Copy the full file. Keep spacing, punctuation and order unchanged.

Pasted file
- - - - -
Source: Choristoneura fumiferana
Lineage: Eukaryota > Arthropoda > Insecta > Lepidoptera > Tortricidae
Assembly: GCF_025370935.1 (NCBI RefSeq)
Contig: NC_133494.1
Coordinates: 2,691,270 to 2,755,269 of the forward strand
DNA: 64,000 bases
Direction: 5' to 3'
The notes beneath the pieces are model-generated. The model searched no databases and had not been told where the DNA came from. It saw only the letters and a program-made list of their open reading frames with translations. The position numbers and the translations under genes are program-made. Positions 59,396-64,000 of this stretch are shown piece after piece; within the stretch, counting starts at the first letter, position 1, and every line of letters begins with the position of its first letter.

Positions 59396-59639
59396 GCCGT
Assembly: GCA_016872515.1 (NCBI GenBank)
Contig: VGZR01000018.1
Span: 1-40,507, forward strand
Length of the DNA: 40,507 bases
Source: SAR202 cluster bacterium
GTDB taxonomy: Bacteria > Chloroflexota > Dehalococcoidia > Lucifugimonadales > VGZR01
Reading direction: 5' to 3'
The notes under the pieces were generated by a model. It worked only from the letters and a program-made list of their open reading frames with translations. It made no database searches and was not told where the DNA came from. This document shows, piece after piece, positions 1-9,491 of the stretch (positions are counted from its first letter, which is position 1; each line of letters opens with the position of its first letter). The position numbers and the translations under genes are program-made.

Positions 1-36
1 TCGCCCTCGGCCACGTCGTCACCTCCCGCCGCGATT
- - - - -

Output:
Source: Choristoneura fumiferana
Lineage: Eukaryota > Arthropoda > Insecta > Lepidoptera > Tortricidae
Assembly: GCF_025370935.1 (NCBI RefSeq)
Contig: NC_133494.1
Coordinates: 2,691,270 to 2,755,269 of the forward strand
DNA: 64,000 bases
Direction: 5' to 3'
The notes beneath the pieces are model-generated. The model searched no databases and had not been told where the DNA came from. It saw only the letters and a program-made list of their open reading frames with translations. The position numbers and the translations under genes are program-made. Positions 59,396-64,000 of this stretch are shown piece after piece; within the stretch, counting starts at the first letter, position 1, and every line of letters begins with the position of its first letter.

Positions 59396-59639
59396 GCCGT
Assembly: GCA_016872515.1 (NCBI GenBank)
Contig: VGZR01000018.1
Span: 1-40,507, forward strand
Length of the DNA: 40,507 bases
Source: SAR202 cluster bacterium
GTDB taxonomy: Bacteria > Chloroflexota > Dehalococcoidia > Lucifugimonadales > VGZR01
Reading direction: 5' to 3'
The notes under the pieces were generated by a model. It worked only from the letters and a program-made list of their open reading frames with translations. It made no database searches and was not told where the DNA came from. This document shows, piece after piece, positions 1-9,491 of the stretch (positions are counted from its first letter, which is position 1; each line of letters opens with the position of its first letter). The position numbers and the translations under genes are program-made.

Positions 1-36
1 TCGCCCTCGGCCACGTCGTCACCTCCCGCCGCGATT